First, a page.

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Why is Sydney Nightlife so Cliquey?


Why is Sydney Nightlife so Cliquey?

Sydney gets a bad wrap for being cliquey, pretentious and difficult to meet people, which all contribute to the perception of Sydney’s nightlife being subpar. We’ve come up with some ideas for why this is the case, aside from every second person acting like a microinfluencer.

Transport Infrastructure 

Getting from Bondi or Coogee to the CBD is a fucking ‘mare, especially when your Uber Driver Pavel is cancelling your trip from Beachy to Bungalow.

Sydney was the main convict colony of Australia with more than half of the convict population. Unlike other cities built by“settlers”, convicts built Sydney roads, farms and factories on Aboriginal/FirstNation Peoples’ tracks in an unstructured manner. 

This infrastructure was not built with the foresight millions of people would immigrate to Sydney over the following 160years. As a result, it is LITERALLY more difficult to travel between places than other cities. 

A History of Homosexuality 

Homosexuality was common when convicts first arrived, which led to a strong community forming concentrated along Oxford St. 85% of convicts were male and Sydney had a major naval base in the middle of the harbour with many sailors and naval staff, which comprised mostly of men. The female convicts were matched up with the Governors and Officials rather than the male convicts. Funnily enough it has now completely reversed, English lads arriving in Australia living in apartments with 3 other stinky blokes with the same haircuts towel up at the Pav and Bay.

Homosexuality was considered a ‘problem’ back then and the British Parliament began incentivising female and family settlers to go to Sydney. Covert homosexuality occurred along Oxford St, which was referred to as “The Golden Mile”. 

Oxford St remains an extremely welcoming area to the gay community, which is undeniably a good thing and adds vibrancy to Sydney’s nightlife. It is an example though of a different subculture being segmented into a highly concentrated area.

White Australia Policy & Mass Immigration

Sydney is considerably more multicultural than many other cities in Australia, but like the example above different cultures tend to populate in concentrated areas. E.g. Vietnamese heritage is common in Cabramatta and Chinese backgrounds are common in Chatswood. 

From 1901-1945 the White Australia Policy meant the vast majority of immigration was from Europe, but post World War Two this policy was unwound and droves of people immigrated to Australia. To reconcile this sudden shift, cultures/ethnicities amalgamated in the same areas, rather than dispersing throughout the city. 


Sydney is generally a rich city. It means your divorced friend’s Mummy and Daddy who are both lawyers vie for the same mansions in Bellevue Hill and Mosman.

The wealth create bubbles, namely in the Eastern suburbs and North Shore, where all these people live in the same area and go to private schools. You’re hard pressed to convince an Eastern Suburbs resident to head out to the Steyne in Manly, let alone hang out with someone that goes to a public school.

The Loss of Kings Cross

There is no major strip in Sydney with multiple prominent bars and clubs. Instead, the major bars and clubs are spread out across the city, meaning people tend to go out near where they live or choose one venue to go to. A bit like half our audience who message in about the same venue every week.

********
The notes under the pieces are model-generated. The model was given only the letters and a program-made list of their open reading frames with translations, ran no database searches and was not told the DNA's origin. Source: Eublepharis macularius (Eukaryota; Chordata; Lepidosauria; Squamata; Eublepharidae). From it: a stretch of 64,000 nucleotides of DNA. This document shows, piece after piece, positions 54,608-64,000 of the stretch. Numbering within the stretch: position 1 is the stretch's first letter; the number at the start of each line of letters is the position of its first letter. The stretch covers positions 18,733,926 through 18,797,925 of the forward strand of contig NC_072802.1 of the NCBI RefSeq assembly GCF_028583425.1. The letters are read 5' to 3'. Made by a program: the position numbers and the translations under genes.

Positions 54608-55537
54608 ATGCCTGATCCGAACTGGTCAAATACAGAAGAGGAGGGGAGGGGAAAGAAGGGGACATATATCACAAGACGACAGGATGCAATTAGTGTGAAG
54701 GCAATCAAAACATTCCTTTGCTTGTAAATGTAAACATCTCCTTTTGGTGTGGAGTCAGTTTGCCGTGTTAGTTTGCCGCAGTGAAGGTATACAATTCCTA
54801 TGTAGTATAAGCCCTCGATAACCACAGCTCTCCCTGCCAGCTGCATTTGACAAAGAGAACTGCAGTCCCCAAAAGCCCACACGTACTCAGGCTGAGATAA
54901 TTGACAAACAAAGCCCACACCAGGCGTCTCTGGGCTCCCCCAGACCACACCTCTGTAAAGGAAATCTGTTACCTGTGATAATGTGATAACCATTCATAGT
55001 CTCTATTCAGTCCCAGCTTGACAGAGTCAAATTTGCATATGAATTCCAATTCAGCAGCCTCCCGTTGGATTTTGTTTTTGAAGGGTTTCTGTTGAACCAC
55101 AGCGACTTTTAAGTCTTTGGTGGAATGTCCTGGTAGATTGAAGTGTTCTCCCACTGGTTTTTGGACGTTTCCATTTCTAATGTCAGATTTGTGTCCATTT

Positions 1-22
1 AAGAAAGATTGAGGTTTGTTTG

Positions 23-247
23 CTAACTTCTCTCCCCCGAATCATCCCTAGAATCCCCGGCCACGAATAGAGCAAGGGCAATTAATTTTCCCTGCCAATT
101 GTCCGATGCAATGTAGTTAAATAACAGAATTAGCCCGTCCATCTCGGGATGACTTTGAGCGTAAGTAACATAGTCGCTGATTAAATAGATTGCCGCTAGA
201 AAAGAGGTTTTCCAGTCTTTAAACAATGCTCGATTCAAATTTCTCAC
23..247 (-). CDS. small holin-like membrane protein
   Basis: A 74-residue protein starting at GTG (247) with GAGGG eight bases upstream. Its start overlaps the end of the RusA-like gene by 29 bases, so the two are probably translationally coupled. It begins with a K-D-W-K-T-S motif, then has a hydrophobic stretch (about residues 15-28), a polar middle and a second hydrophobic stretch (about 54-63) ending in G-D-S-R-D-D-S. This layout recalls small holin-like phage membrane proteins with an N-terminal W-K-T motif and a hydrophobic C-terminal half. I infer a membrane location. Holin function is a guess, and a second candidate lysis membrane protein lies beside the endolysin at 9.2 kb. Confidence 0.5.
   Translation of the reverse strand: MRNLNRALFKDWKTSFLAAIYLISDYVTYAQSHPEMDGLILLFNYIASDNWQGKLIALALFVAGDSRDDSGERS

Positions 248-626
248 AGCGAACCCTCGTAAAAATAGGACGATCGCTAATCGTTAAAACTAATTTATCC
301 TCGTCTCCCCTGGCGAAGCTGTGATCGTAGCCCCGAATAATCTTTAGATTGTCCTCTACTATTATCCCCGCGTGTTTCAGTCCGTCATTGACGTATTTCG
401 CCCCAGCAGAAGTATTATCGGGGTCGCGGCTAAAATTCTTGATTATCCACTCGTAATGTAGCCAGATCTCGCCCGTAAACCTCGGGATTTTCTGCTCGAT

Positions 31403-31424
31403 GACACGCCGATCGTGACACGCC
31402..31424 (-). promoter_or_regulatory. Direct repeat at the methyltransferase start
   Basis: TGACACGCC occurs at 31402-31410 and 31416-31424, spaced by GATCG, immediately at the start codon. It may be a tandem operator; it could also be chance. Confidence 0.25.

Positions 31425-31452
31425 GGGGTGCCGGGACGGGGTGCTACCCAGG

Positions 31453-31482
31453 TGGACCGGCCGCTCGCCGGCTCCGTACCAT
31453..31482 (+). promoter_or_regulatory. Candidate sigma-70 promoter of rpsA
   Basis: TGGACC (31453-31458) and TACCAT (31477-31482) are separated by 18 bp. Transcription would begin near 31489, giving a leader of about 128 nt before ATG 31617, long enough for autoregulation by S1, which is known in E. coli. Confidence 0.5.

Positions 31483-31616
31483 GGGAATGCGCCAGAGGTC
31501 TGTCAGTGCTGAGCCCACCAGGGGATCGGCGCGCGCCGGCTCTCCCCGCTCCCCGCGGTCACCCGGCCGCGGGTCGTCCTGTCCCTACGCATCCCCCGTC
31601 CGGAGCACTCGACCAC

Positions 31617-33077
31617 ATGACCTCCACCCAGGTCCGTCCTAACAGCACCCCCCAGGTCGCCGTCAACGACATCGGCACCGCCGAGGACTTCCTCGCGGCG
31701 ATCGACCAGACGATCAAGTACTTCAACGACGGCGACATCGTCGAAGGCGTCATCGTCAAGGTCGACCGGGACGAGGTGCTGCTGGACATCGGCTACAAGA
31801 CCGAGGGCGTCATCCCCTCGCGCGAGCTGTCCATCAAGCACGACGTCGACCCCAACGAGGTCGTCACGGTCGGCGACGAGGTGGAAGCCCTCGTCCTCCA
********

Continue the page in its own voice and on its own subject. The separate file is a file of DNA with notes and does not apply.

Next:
The lockout laws introduced in 2014 disallowed entry into bars and clubs after 1:30am in the city and surrounding areas. Despite being unwound in 2020, the laws destroyed Kings Cross, Sydney’s key nightlife strip before the lockout laws. 

Can We Become Less Cliquey?

All the above or either unchangeable or very difficult to change. We also would not want to change some of those features, such as Oxford St and the fact that so many cultures exist in Sydney. 

However, we believe it is beneficial to bring more people from Sydney together, as it makes our nightlife more vibrant and reduces the perceived cliqueness of the city. A couple of things that would help do this are:

Bring Back a Nightlife Strip

Having a nightlife strip, like Kings Cross, is integral to allow people from all across Sydney to come to one place. 

Laws and regulations need to change to make it easier to open and operate bars and clubs. Difficulty obtaining and abiding by bar and club licences is a big disincentive to opening a venue. Strict operating hours and rules about promoting drinking remove nearly all individual responsibility to safely drink and puts an unreasonable amount of onus on the venues. 

These strict rules should be altered, to focus on making nightlife safe and less on suffocating venues and their owners. If this was to occur, over time there would be more willing people to open venues and with more options, hopefully people would start going out or go out more often. To have a nightlife strip develop off the back of this, even more thought should be put into the regulations to incentive the opening of venues in specific areas, so that rather than bars and clubs remaining dispersed across the city there is an incentive to congregate to one area.

Public Transport

More so than other cities, public transport is extremely important to encourage people to move around and leave their area. Because different areas, cultures and subcultures of Sydney are physically far apart, making it easier for people to move between areas is very important. 

In particular, late night transport should be made available to facilitate going out specifically. 

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